ORCID

Milton L. Mueller: 0000-0002-9114-8259

Document Type

Book

Date

1988

Keywords

Communications History, Postal Systems, English Civil War, Sovereignty, Surveillance

Language

English

Disciplines

Communication | Economic History | Infrastructure | International Relations | Journalism Studies

Description/Abstract

An original and provocative analysis of the role of communications in the Thirty Years War and the English Revolution of 1640-1649. The years covered by the book saw the first printed new periodicals, the opening of the royal postal system to public correspondence, the monopolization of the posts by the state, and the exploitation of this communications infrastructure for surveillance and news purposes by the emerging territorial state. The book argues that all these developments were related aspects in the emergence of a currency of the word, a change in the temporal status of literate media. Printed commentary now flowed synchronously alongside the events it described creating dispersed publics and major changes in political institutions. Both the Thirty Years War and the English Revolution were simultaneous and violent reformulations of power relations among territorially dispersed political authorities.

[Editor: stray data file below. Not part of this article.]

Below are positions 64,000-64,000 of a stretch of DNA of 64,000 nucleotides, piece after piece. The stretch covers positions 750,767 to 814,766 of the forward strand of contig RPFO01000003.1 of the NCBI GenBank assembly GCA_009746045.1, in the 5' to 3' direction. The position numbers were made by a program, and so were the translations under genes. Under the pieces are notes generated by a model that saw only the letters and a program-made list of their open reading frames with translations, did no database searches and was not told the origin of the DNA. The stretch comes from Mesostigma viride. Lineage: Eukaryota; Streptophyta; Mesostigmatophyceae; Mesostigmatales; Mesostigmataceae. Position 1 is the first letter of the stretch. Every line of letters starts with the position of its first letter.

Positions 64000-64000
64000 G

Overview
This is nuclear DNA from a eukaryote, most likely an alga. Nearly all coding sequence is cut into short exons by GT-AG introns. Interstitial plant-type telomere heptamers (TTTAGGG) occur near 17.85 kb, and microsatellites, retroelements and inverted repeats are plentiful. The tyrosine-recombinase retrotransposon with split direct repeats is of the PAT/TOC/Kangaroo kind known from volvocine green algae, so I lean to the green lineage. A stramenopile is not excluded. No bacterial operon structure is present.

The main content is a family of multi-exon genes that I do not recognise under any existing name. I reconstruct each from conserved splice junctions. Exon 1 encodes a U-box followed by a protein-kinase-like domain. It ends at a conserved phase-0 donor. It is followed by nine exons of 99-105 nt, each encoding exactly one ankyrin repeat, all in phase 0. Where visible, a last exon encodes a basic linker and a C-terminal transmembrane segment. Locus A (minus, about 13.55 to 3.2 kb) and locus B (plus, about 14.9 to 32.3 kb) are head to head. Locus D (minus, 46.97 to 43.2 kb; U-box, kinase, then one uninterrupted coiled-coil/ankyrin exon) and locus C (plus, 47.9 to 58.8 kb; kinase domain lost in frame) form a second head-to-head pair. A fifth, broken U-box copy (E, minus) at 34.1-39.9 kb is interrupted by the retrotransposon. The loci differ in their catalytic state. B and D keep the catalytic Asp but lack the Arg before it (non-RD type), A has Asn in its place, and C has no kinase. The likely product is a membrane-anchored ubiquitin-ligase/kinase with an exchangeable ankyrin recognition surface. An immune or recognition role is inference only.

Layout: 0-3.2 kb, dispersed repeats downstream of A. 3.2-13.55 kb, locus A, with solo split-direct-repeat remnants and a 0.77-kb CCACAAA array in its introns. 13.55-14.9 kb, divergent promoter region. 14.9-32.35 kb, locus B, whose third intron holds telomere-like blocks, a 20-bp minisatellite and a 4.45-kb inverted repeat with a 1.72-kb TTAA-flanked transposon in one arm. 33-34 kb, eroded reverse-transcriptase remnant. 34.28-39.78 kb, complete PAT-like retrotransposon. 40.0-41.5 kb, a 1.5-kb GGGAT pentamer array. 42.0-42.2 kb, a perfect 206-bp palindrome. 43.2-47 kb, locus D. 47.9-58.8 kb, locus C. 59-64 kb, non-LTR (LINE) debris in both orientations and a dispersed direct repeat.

Additional Information

Based on the author's Masters thesis at the University of Pennsylvania Annenberg School.

Creative Commons License

Creative Commons Attribution 4.0 License
This work is licensed under a Creative Commons Attribution 4.0 License.

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